For beginner fly fishers, leveling up to a pair of waders is always an exciting step. With waders, you’re no longer stuck to the shoreline or confined to warm water, and that makes it a lot easier to get your fly to the fish year-round. But waders come in all different shapes and sizes, and choosing the right pair can make the difference between a fun day on (and in) the water, and a sweaty, uncomfortable one. Here’s how to choose the right waders for your needs.
Questions To Ask Yourself
First, think about the type of fishing you want to do and what you need to get out of your waders.
Do I need waders?
Do you always fish close to shore, in small streams, from a boat, or in warm summer water? If so, waders might not be necessary. One of the best parts of fly fishing is the excuse it gives you to get wet. But the longer you spend in the water—especially late in the fishing season—the more you’ll want something to protect you from the cold. That’s where waders come in.
How cold is the water?
The waders you need for a backcountry stream in the late summer are going to be different from the ones you’d wear in early spring in a larger river’s early runoff. Insulated waders will be far more comfortable in cold water, but if you wear them on hot days, you’ll likely overheat.
On the other hand, waders without insulation will feel chilly in a cold river. When shopping, consider where and when you plan on using your waders, and look for options designed for that temperature range.
How deep is the water I’ll be fishing?
Waders come in different shapes and sizes (more on that below), and it’s best to choose a pair that’s only as tall as you need for the water you plan to fish in. That way, you’ll be more comfortable, your waders will feel less clunky, and it’ll save you weight in your pack if you’re hiking to your fishing spot. Get a sense for how deep the water might be as well as how far you plan to wade in. Even in big rivers, you might not need chest waders if you plan to stay close to shore.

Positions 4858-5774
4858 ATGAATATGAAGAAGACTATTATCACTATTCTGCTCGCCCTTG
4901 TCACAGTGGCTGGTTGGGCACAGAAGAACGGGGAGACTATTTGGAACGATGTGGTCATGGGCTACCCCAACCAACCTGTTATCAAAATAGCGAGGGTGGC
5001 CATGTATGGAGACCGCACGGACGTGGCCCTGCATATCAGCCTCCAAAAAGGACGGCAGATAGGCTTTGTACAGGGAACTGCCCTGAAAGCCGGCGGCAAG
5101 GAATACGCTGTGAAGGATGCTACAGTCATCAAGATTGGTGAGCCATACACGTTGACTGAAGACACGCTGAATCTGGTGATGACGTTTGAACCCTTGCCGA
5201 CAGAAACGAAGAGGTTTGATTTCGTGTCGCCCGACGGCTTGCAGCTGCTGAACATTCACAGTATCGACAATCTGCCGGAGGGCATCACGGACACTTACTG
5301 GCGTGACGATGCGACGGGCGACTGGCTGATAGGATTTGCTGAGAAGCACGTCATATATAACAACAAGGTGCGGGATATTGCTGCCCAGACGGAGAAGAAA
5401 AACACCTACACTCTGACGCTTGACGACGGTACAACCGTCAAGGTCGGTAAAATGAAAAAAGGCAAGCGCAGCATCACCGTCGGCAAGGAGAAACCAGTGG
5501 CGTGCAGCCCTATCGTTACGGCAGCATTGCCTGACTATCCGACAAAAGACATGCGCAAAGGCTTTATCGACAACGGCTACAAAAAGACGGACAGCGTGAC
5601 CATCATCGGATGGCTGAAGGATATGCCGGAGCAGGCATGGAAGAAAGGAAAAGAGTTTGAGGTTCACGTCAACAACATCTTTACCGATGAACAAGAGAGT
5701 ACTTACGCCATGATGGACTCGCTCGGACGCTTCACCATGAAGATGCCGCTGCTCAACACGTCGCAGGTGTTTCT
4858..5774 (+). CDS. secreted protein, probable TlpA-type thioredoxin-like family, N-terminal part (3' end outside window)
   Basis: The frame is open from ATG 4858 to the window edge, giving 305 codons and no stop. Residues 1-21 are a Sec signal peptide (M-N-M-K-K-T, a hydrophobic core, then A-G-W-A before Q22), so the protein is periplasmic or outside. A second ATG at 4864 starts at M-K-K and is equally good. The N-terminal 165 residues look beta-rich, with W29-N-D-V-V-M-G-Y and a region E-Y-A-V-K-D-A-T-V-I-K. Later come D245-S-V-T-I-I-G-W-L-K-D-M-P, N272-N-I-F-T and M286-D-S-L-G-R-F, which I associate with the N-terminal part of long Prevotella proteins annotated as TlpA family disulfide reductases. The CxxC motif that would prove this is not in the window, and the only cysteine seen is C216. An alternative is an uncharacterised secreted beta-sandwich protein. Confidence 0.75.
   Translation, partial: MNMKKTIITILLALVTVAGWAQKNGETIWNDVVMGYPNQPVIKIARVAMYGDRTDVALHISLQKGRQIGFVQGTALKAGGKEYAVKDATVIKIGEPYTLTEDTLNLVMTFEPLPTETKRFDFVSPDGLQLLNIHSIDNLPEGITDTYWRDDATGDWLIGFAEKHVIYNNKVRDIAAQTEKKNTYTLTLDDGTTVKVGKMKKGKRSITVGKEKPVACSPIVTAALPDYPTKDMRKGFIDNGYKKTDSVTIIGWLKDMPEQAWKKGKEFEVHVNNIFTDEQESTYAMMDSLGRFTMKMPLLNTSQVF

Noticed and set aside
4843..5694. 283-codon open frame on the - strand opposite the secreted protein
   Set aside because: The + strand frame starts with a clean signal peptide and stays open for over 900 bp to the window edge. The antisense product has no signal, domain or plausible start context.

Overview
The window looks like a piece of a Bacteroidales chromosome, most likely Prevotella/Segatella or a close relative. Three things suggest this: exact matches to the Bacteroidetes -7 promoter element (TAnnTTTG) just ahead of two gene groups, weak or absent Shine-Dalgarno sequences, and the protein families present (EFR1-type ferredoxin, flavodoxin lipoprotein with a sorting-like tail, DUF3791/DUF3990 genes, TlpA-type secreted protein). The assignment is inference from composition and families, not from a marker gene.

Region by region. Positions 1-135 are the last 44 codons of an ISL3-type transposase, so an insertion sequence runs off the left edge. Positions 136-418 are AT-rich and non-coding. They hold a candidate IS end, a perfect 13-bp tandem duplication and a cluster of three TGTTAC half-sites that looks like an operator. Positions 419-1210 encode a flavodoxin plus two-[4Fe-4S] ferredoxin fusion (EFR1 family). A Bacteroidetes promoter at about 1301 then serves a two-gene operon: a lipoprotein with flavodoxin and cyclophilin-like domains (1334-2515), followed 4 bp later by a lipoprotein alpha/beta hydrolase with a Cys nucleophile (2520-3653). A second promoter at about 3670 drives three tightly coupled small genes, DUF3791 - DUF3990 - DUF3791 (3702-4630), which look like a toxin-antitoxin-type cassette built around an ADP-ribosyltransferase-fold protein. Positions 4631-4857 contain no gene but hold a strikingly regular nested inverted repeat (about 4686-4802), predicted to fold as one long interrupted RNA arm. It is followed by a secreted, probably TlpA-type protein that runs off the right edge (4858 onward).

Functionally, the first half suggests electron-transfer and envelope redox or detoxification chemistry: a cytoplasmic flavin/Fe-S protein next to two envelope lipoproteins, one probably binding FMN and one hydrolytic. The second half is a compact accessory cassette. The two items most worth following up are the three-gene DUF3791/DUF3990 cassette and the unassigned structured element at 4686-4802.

Will I be hiking to the fishing hole?
If you’ll be carrying your waders long distances or hiking with them on, consider their weight. Lighter materials, stockingfoot models (see below), or a simpler design can save some weight in your pack. The tradeoff, though, is often durability or versatility, so consider the places you’ll be wading and try to find a balance between all the features you’ll need.
Chest, Waist, and Hip Waders
Waders primarily come in three different heights: chest, waist, and hip.
These are the most popular and the most versatile option because they’re the tallest. As you might expect, they rise up to some point on the chest and are held in place with suspenders, which means you can wade out well over your waist and still stay dry. They’ll work in just about any body of water where you can stand and fish, which makes them a good option for anglers who sample many different locations. Their height also makes it less likely that an errant splash or misstep will get you soaked.
Sometimes called wading pants, these are one size down from chest waders, and they’re basically waterproof pants that come up to your waist. They’re held in place with a belt or suspenders. Compared to chest waders, they allow more freedom of movement for your upper body, and they’ll keep you dry if you’re only wading up to your thighs.
Hip or Thigh Waders
These look like a cowboy’s chaps. They’re two separate legs (like super tall rain boots) that are held up by attachments to your belt. They’re ideal for fishing in shallow streams (up to your knees or lower thighs) that don’t have strong currents. Hip waders are usually the least expensive and least cumbersome option as well.